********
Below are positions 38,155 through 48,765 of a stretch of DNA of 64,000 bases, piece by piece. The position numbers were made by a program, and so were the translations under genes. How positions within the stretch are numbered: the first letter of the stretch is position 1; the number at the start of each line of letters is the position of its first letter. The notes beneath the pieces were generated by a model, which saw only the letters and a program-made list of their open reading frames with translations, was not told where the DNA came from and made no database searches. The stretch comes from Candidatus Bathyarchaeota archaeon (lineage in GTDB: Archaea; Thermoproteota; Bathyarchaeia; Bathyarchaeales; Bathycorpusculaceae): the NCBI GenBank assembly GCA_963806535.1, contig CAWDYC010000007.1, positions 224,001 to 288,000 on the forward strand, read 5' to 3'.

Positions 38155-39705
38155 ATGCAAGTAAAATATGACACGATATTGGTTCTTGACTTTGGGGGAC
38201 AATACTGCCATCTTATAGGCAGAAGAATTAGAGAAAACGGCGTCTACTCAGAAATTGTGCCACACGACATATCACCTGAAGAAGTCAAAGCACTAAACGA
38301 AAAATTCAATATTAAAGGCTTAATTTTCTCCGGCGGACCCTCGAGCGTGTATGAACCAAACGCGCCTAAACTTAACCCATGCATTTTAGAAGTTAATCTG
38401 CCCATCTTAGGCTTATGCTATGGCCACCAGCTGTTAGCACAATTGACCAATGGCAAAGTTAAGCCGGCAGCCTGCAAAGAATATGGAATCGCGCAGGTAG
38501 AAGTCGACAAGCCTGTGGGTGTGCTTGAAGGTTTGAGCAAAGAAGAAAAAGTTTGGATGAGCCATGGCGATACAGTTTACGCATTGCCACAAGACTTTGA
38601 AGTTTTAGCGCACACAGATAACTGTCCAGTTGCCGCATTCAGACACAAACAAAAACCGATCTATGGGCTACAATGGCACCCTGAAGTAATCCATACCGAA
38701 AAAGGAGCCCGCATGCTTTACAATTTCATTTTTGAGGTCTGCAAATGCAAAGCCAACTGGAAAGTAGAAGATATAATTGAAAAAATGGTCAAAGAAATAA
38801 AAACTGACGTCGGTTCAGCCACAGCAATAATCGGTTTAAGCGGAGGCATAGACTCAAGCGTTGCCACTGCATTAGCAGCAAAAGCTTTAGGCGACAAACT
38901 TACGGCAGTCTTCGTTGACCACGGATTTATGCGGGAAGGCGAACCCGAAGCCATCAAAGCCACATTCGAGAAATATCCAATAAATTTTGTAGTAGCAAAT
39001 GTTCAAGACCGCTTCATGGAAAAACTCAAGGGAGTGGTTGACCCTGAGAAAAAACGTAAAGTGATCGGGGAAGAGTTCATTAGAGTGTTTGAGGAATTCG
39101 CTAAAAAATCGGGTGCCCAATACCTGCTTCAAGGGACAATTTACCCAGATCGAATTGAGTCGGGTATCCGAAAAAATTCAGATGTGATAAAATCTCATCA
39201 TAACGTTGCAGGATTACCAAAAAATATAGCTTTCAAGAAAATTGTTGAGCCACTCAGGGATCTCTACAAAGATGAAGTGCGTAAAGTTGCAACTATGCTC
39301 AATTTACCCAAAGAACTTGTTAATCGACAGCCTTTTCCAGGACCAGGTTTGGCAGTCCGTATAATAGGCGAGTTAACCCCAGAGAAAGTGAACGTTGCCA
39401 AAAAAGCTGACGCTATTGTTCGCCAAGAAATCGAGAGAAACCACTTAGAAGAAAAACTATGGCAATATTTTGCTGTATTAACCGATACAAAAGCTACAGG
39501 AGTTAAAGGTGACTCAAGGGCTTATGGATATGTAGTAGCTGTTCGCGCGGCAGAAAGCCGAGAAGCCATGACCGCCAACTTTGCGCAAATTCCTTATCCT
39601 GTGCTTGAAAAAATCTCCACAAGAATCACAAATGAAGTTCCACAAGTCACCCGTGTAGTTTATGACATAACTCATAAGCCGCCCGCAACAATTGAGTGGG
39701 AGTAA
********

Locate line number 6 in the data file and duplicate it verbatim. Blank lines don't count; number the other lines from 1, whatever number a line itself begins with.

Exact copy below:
38401 CCCATCTTAGGCTTATGCTATGGCCACCAGCTGTTAGCACAATTGACCAATGGCAAAGTTAAGCCGGCAGCCTGCAAAGAATATGGAATCGCGCAGGTAG